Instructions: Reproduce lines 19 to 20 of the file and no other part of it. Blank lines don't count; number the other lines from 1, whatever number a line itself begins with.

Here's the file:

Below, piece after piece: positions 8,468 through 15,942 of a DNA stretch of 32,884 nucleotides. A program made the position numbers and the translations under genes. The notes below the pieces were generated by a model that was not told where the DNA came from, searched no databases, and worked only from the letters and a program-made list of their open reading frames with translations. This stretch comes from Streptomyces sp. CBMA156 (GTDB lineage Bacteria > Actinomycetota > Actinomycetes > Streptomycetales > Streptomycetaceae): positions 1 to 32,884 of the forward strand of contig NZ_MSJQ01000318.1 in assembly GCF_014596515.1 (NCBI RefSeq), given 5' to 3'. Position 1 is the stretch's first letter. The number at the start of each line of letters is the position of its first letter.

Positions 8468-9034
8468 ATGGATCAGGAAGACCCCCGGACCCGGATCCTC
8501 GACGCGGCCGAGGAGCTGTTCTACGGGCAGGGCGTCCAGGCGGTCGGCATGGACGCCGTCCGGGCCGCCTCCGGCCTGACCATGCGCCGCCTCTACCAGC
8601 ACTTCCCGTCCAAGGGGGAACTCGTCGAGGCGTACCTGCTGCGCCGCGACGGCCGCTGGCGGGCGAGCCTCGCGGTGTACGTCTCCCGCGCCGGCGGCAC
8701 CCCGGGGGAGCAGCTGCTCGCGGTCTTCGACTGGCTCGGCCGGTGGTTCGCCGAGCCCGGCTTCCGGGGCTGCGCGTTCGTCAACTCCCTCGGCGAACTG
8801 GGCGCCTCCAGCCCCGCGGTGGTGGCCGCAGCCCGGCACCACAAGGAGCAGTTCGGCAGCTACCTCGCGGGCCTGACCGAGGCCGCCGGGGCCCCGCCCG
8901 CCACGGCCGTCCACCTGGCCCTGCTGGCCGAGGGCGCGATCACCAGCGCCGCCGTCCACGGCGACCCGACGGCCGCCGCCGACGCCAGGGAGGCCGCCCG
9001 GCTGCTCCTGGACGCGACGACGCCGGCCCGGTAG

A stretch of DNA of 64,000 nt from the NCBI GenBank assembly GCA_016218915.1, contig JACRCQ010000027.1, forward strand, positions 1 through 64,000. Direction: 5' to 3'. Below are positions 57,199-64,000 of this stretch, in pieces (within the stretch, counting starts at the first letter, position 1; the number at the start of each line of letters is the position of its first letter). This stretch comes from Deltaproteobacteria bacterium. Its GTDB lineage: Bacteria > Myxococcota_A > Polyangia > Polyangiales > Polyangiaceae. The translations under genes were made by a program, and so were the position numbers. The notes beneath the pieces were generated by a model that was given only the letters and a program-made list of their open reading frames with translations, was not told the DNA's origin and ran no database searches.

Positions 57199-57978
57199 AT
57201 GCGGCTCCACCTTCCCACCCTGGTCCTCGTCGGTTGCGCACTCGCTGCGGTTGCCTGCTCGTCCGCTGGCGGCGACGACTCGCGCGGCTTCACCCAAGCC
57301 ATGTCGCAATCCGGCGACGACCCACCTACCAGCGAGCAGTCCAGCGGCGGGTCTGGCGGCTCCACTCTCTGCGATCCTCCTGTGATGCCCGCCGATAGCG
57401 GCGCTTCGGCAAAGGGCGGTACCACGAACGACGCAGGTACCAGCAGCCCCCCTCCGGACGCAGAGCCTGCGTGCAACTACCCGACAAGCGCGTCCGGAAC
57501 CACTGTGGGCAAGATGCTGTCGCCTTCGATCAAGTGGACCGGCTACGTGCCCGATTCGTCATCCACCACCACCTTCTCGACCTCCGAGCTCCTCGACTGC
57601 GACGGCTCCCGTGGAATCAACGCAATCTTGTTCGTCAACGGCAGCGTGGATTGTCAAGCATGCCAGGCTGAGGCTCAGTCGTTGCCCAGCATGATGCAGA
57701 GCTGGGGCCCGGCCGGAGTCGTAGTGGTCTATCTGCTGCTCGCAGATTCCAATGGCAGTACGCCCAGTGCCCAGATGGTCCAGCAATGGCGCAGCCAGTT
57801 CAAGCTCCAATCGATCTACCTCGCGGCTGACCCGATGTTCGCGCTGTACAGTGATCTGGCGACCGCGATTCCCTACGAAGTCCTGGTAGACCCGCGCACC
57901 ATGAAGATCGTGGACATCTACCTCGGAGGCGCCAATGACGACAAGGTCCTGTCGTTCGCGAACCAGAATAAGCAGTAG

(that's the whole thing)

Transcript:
57801 CAAGCTCCAATCGATCTACCTCGCGGCTGACCCGATGTTCGCGCTGTACAGTGATCTGGCGACCGCGATTCCCTACGAAGTCCTGGTAGACCCGCGCACC
57901 ATGAAGATCGTGGACATCTACCTCGGAGGCGCCAATGACGACAAGGTCCTGTCGTTCGCGAACCAGAATAAGCAGTAG